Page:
September 22, 2016
If you woke up today feeling like pregnancy is a little less than… amazing… then this post is for you. This is Part Two of our series identifying common pregnancy complaints, along with some possible relief! Be sure to check out Part One over at the Metro Detroit Doula Services blog, and Part 3 of this 4 part series for more relief.
Why it happens: During early pregnancy, your body experiences some hormonal shifts that cause your breasts to change and prepare for milk production.
What to do about it: A warm compress often feels nice to sooth sore and aching breasts. There are specific brands of reusable heat and cold packs for breasts, and these will come in handy during breastfeeding as well, so it may be a worthwhile investment! Also, make sure your bras are well-fitted and supportive, and avoid underwire to avoid putting unnecessary pressure on your breasts.
Shortness of Breath
Why it happens: You might think that this is just about decreased space because of a growing baby in there, but it can actually even start to happen in the first trimester, well before things start to feel really crowded. The culprit? An increase in the hormone progesterone, which relaxes things, including your lungs, causing you to take more breaths per minute than you do when you aren’t pregnant. Also an increase in the circulation of oxygen in the blood can be to blame, and of course, you might start to notice it getting worse in the third trimester due to cramping of the lung space as the baby and uterus grows.
What to do about it: Practice slow, deep breathing, allowing your lungs to fully expand. Try some chest opening exercises and stretches (yoga, anyone?) to help expand and open space up there. Staying in upright seated or standing positions can help give your lungs more room to fully inflate, and you might find it helpful to sleep semi-propped up if lying down makes the problem worse.
Why it happens: Hi there, hormones. It’s you again. Progesterone is again to blame for relaxing things in your body, including your bowels and digestive tract. Also increased pressure in the bowel area as your baby grows means gas might be more likely to escape. Eep!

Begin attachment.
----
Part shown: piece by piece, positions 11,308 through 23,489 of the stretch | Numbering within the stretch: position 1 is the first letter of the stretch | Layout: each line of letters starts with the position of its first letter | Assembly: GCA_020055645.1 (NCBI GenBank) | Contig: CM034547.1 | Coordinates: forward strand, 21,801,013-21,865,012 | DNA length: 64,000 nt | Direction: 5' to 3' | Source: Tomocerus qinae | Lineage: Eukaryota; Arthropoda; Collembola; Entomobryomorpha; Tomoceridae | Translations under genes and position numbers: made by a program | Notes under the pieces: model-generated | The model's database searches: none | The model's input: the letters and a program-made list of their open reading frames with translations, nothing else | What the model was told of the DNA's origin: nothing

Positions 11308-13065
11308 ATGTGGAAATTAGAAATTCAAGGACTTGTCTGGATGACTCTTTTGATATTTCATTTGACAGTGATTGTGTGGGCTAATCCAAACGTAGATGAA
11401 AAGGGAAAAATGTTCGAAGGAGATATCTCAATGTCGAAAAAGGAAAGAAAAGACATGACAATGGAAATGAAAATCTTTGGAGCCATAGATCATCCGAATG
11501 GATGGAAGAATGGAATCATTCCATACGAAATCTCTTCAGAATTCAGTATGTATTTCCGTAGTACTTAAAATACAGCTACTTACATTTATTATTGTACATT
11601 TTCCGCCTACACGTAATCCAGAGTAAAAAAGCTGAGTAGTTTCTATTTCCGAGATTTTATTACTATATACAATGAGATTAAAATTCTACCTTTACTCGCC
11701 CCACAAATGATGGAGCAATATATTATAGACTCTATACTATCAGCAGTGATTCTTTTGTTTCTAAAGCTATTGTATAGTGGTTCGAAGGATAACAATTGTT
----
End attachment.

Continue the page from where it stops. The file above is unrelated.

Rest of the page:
What to do about it: Identify and avoid offending foods that make you extra gassy, and also doing some light exercise and stretching can help stimulate the digestive tract to keep doing it’s job. Good food and exercise… that might be the answer to everything!
Why it happens: Ironically, the same thing that causes more gas to escape might also be the reason you are getting stopped up! Your digestive tract is feeling a little more sluggish and lazy (it might need an afternoon nap just like you do!) due to progesterone slowing things down again. That and iron supplements may also contribute to constipation, and your prenatal most likely has iron in it.
What to do about it: Eating foods that are higher in fiber while also being sure to stay well-hydrated may help to loosen things up, as can exercise (surprise!). Also, check with your doctor to see if taking some additional vitamin C is ok. Vitamin C paired with iron may help the iron to be better absorbed by your body. If nothing else works, your doctor or midwife may be able to recommend a different prenatal supplement with iron, or they may recommend an OTC remedy for helping getting things moving again.
Why it happens: Bleeding gums? Who knew, right? Hormonal shifts throughout your body can make your gums more sensitive, as well as more susceptible to plaque build-up on your teeth. Also increased circulation as your blood volume increases during pregnancy may lead to increased sensitivity of mucous membranes in your nose and mouth (nose bleeds sometimes happen more frequently too!)
What to do about it: See the dentist for a cleaning to remove plaque buildup, and try to be extra vigilant about brushing and flossing, and avoiding sugary drinks or foods. Also, talk to your doctor or midwife about increasing Vitamin C to see if that helps support strong teeth and gums to decrease bleeding.